That might take you to the resort’s flourishing herb garden – along with Gili’s water purification and bottling plant, part of the resort’s greener self-sufficiency drive (they also give you a bag to take home used plastics). Or to the tranquil Meera Spa for one of the many massages that allow you to gaze into the sea through a glass floor panel as your worries are skillfully manipulated away.

Another path takes you to sunrise yoga, to a clearing in the jungle where they host a weekly cinema session under the stars – Kung Fu Panda will never be the same after viewing it here - or to the pool with accompanying watchful heron.

Fringing all this, soft, powdery beaches slope into pristine water close by where exotic fish scatter, a fidgeting rainbow Gili rightly celebrates as among its greatest natural assets.



In-house marine biologists educate guests wishing to know more about the aquatic population and resort sustainability initiatives that extend to a new marine biology centre, funded by guest donations. Like many reef sites, Lankanfushi suffered from rising sea temperatures, so the resort is cultivating fresh growth with its Coral Lines Project.

There are several points from which to witness the living art gallery, be it immersed behind your villa or enjoying sundowner drinks at the main bar.

As well as more traditional seating, here you lay on a net ‘seat’ directly above the surface or on cushions surrounding an open pool in the centre.

The Gili water sports centre offers diving – and surfing lessons – but a casual yet careful snorkel also provides an up-close window onto this glorious world.

Josie Chandler can host this. Based at Gili for two years, among other things she oversees the reef restoration initiative, seeking to counter the effects of El Niño in 2010, and 2016.

“Last year it had a pretty big impact, changed the water temperature from 28 degrees, which is normal, to about 34,” said the marine biologist from the UK.

“Coral can adapt to the temperatures but that was a really fast change. And it stayed warm for a long time which bleached corals as they were not able to recover.”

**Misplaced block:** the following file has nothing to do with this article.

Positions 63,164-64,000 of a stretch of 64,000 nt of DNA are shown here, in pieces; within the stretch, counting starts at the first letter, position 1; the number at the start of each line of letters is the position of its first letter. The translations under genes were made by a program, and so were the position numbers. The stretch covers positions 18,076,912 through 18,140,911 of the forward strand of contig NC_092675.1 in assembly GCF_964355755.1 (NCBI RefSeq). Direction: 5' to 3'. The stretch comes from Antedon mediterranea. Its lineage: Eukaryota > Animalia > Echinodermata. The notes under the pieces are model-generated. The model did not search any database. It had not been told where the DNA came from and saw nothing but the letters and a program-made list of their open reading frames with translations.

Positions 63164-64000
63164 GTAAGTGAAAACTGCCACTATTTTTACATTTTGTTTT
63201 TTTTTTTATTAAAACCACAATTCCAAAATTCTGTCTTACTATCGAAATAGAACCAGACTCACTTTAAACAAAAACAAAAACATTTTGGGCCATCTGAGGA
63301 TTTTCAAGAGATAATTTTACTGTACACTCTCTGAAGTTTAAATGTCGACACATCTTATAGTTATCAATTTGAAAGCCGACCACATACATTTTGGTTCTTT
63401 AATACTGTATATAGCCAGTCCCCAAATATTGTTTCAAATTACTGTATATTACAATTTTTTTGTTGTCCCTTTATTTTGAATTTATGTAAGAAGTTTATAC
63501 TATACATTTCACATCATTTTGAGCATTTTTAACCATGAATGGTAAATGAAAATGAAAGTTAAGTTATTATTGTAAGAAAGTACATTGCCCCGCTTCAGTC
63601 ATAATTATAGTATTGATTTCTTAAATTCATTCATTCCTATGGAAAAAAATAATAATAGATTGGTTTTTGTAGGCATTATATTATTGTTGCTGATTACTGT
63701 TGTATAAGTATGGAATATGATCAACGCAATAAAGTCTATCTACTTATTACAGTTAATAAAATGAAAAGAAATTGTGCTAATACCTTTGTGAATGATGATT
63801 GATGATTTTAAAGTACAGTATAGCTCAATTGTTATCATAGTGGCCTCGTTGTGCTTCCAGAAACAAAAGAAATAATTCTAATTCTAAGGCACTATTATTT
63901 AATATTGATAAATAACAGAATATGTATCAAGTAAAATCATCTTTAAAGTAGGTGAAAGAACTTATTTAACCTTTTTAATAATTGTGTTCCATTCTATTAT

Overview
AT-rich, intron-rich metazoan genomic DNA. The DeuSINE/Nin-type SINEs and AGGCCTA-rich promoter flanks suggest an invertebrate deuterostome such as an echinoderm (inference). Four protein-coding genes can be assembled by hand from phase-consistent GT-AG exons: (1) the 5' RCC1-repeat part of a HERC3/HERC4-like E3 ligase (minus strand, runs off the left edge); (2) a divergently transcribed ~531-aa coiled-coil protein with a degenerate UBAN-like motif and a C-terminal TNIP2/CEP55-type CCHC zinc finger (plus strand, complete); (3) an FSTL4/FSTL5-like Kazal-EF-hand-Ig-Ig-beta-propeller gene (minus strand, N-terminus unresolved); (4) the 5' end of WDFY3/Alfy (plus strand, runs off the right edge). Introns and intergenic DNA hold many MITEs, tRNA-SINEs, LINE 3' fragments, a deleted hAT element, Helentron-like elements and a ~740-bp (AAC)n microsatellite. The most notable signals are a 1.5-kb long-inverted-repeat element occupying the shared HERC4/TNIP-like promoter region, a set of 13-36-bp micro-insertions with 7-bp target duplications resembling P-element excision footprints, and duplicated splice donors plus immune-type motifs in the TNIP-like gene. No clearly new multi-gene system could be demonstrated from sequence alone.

Estimates suggest up to 70 per cent of Maldives coral was lost last year. The lines project is bearing fruit, however, including coral types that are now extinct elsewhere.

“We start with coral that has broken off the reef - a fragment of opportunity - and put 50 on a five-metre length of rope, into our coral nursery.

“They grow very well along this for one year. We then take that and put it on the damaged house reef and it will become completely incorporated.”


Gili chefs do their best to create plates yielding similar wow factor, both at By The Sea, a Japanese restaurant with food – and saki collection – as gripping as the scenery, and the main restaurant, which excels with colourful weekly Asian street market and Mediterranean themed set-ups.

The Gili Tasting Journey offers a fun and informative guided tour of the resort’s offerings with paired food and beverages at locations including a raised private table beside the pool (for foie gras macaroons, no less), a 360 degrees raised dining sanctuary between beach and herb garden and Gili’s stunning underground grape cellar with showpiece table fashioned from wood washed up during the tsunami.

Soundtracked by waves almost everywhere you go, the Gili effect is hard to resist. And with scurrying lizards and birdcalls serenading the stroll back to the villa, the resort defies you not to enjoy a perfect night sleep – after a few minutes shark spotting from the villa’s open-air lounge, of course.